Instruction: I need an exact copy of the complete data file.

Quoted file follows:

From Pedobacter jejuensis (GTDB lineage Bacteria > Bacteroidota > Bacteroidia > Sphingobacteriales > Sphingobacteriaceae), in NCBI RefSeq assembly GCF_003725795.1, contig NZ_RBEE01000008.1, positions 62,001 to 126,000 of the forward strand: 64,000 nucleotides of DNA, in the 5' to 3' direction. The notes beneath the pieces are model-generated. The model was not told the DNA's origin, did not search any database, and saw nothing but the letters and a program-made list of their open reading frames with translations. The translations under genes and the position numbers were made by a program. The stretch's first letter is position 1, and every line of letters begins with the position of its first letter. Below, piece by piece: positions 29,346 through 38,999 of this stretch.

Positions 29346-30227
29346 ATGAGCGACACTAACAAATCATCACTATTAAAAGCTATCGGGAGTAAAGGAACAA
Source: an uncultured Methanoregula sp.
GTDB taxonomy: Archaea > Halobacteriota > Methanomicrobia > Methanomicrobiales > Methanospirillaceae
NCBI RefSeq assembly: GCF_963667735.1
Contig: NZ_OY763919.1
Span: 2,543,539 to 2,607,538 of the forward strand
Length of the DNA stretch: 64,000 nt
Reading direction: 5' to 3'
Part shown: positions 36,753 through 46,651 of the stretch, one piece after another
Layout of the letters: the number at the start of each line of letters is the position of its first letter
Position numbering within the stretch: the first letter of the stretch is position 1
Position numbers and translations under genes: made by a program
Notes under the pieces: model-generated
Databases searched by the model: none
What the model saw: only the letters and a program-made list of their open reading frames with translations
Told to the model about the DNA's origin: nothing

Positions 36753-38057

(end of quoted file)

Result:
From Pedobacter jejuensis (GTDB lineage Bacteria > Bacteroidota > Bacteroidia > Sphingobacteriales > Sphingobacteriaceae), in NCBI RefSeq assembly GCF_003725795.1, contig NZ_RBEE01000008.1, positions 62,001 to 126,000 of the forward strand: 64,000 nucleotides of DNA, in the 5' to 3' direction. The notes beneath the pieces are model-generated. The model was not told the DNA's origin, did not search any database, and saw nothing but the letters and a program-made list of their open reading frames with translations. The translations under genes and the position numbers were made by a program. The stretch's first letter is position 1, and every line of letters begins with the position of its first letter. Below, piece by piece: positions 29,346 through 38,999 of this stretch.

Positions 29346-30227
29346 ATGAGCGACACTAACAAATCATCACTATTAAAAGCTATCGGGAGTAAAGGAACAA
Source: an uncultured Methanoregula sp.
GTDB taxonomy: Archaea > Halobacteriota > Methanomicrobia > Methanomicrobiales > Methanospirillaceae
NCBI RefSeq assembly: GCF_963667735.1
Contig: NZ_OY763919.1
Span: 2,543,539 to 2,607,538 of the forward strand
Length of the DNA stretch: 64,000 nt
Reading direction: 5' to 3'
Part shown: positions 36,753 through 46,651 of the stretch, one piece after another
Layout of the letters: the number at the start of each line of letters is the position of its first letter
Position numbering within the stretch: the first letter of the stretch is position 1
Position numbers and translations under genes: made by a program
Notes under the pieces: model-generated
Databases searched by the model: none
What the model saw: only the letters and a program-made list of their open reading frames with translations
Told to the model about the DNA's origin: nothing

Positions 36753-38057